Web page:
There is, without question, a politics of motherhood. Mothers have been the target of social norms and expectations throughout history. We know from the rich vein of academic scholarship on motherhood and birth that it has been constructed and fashioned in particular guises across time to serve particular interests including imperial, class and professional power. Foucault’s writings on biopower have been especially influential in medical humanities, teaching us that the body and sexuality can be important pivots in relationships of power between individual and state. Work under the sign of medical humanities, for instance, has focused on the power and reach of biomedicine and its address of the pregnant body and birth. Whilst these discursive analyses illuminate the intentions of power or regulation, they can actually have the effect of evacuating the body (and women especially) from the histories of biomedicine, birth and motherhood.
The value of Carucci’s project, then, is its sustained engagement with the other side of discourse: the material realm. A photo essay is a particularly effective way of taking a countervailing perspective thanks to Carucci’s skill in using light and dark, form and texture to create meaning and emotion in her pictures. In her account, Carucci very skilfully transitions between the realms of the physical, medical and biological to the emotional and psychological. She includes pictures of her pregnant body (see Feeling me 2004’ below), the incision from her emergency caesarean section and a depiction of her maternal guilt in the form of her hand cradling her crying son’s face. This foregrounds the materiality of the body as the essence of motherhood and it is Mother’s most significant contribution. The collection fundamentally reorients our understanding of motherhood towards embodiment. Moreover, by investigating motherhood as something which is both socially constructed and materially experienced Carucci demonstrates the crucial link between social processes such as norm and ideal and individual response. For me, this is epitomised in the picture ‘Monday morning, mother of two 2010’ which sees Carucci running, carrying one child and followed by another.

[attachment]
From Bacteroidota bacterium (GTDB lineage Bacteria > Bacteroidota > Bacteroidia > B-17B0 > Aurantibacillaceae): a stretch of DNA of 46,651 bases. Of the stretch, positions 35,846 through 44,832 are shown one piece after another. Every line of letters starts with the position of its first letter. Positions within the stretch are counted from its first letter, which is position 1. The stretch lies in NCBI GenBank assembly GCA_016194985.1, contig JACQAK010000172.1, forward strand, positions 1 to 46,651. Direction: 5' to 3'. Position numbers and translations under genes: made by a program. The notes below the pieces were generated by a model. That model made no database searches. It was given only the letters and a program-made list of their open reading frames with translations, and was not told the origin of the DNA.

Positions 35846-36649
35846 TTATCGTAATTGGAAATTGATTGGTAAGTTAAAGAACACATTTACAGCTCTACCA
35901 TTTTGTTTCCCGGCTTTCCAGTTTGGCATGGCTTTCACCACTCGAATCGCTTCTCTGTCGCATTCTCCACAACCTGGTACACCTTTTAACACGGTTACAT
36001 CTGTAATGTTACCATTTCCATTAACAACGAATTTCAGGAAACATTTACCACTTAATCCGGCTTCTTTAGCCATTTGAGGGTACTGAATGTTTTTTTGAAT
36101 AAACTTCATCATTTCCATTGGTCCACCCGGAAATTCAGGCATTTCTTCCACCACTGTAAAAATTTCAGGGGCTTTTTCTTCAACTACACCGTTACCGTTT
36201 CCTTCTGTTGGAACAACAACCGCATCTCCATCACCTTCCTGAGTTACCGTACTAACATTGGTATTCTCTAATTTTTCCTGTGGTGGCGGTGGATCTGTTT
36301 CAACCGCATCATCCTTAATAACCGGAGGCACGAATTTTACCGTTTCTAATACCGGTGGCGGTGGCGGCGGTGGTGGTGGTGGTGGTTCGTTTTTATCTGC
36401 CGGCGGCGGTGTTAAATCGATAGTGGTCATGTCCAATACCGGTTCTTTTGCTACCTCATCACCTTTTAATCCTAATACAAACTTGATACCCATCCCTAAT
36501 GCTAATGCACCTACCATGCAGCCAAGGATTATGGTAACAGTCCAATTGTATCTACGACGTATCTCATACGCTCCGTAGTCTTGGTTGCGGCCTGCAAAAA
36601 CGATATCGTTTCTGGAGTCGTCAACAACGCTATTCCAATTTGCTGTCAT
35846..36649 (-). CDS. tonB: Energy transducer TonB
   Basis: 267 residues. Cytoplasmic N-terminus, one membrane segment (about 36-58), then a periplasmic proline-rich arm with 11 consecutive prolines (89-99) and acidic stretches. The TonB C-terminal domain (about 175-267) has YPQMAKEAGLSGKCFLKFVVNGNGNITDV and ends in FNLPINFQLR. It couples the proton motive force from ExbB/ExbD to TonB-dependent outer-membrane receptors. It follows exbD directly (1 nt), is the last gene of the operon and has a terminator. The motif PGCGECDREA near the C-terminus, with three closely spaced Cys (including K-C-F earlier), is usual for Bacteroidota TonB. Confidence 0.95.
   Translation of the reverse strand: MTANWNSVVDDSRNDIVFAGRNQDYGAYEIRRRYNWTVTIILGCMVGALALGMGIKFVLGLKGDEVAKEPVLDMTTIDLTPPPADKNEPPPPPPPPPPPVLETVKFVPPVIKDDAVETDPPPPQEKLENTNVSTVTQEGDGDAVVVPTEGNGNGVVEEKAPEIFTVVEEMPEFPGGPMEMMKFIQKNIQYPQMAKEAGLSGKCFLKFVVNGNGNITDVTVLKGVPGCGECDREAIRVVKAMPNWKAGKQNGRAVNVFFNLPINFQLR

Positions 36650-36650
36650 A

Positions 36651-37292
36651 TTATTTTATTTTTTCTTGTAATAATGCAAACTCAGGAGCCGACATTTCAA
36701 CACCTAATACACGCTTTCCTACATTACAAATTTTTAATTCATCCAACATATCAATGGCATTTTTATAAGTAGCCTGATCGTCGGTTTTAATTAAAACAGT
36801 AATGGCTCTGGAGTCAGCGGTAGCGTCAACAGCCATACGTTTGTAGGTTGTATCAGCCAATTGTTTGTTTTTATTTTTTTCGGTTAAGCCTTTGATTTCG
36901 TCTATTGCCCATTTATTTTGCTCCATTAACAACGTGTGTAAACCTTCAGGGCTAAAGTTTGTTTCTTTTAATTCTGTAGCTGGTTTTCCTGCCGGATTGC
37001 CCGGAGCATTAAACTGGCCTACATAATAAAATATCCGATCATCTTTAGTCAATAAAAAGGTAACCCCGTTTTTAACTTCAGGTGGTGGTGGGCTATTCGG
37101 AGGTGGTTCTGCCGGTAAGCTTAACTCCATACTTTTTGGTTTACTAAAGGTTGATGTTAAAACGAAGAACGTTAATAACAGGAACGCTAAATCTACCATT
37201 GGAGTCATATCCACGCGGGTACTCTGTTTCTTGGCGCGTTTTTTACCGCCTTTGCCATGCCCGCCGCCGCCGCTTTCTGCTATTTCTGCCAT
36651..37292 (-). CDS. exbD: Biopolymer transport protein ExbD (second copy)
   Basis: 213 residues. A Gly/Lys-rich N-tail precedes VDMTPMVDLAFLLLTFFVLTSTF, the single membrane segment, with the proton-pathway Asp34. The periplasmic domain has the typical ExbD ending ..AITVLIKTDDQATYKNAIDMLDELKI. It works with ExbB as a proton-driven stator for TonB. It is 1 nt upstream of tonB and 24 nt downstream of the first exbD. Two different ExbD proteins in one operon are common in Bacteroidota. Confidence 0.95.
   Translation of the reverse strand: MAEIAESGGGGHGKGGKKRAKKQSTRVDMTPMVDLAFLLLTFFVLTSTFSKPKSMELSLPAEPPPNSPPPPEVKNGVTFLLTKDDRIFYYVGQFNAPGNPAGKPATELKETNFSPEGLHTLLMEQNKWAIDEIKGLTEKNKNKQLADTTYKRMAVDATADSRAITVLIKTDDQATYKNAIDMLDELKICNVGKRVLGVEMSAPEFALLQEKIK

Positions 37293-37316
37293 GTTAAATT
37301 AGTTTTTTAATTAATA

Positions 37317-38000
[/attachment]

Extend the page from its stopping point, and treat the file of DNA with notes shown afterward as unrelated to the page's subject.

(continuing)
For researchers, the importance of this collection lies in its contribution to our reading and understanding of the maternal body. It encourages the researcher to start the conversation between the two realms of the material and discursive. The collection also, crucially, encourages us to reconsider our research methods. Carucci forcefully demonstrates that by approaching a seemingly universal role such as motherhood from the perspective of the individual and doing so through the medium of image, we can achieve a valuable new perspective.
Reviewed by Dr Francesca Moore, Lecturer in Human Geography at Homerton College, University of Cambridge. Her research interests include the politics of motherhood in nineteenth-century Britain and cultures of abortion and alternative healing in industrial Lancashire. She is currently working on more contemporary themes including the histories and geographies of maternal mortality caused by unsafe abortion.
Correspondence to Dr Francesca Moore
- Carucci, Closer (San Francisco: Chronicle Books, 2002)
- Carucci, Diary of a Dancer (Gottingen: SteidlMack, 2005)
- Didion, Blue Nights (London: Fourth Estate, 2011)
- Foucault, The Birth of Biopolitics: Lectures at the Collège De France, 1978-1979. Edited by Michel Senellart. Translated by Graham Burchell. (Basingstoke: Macmillan, 2008)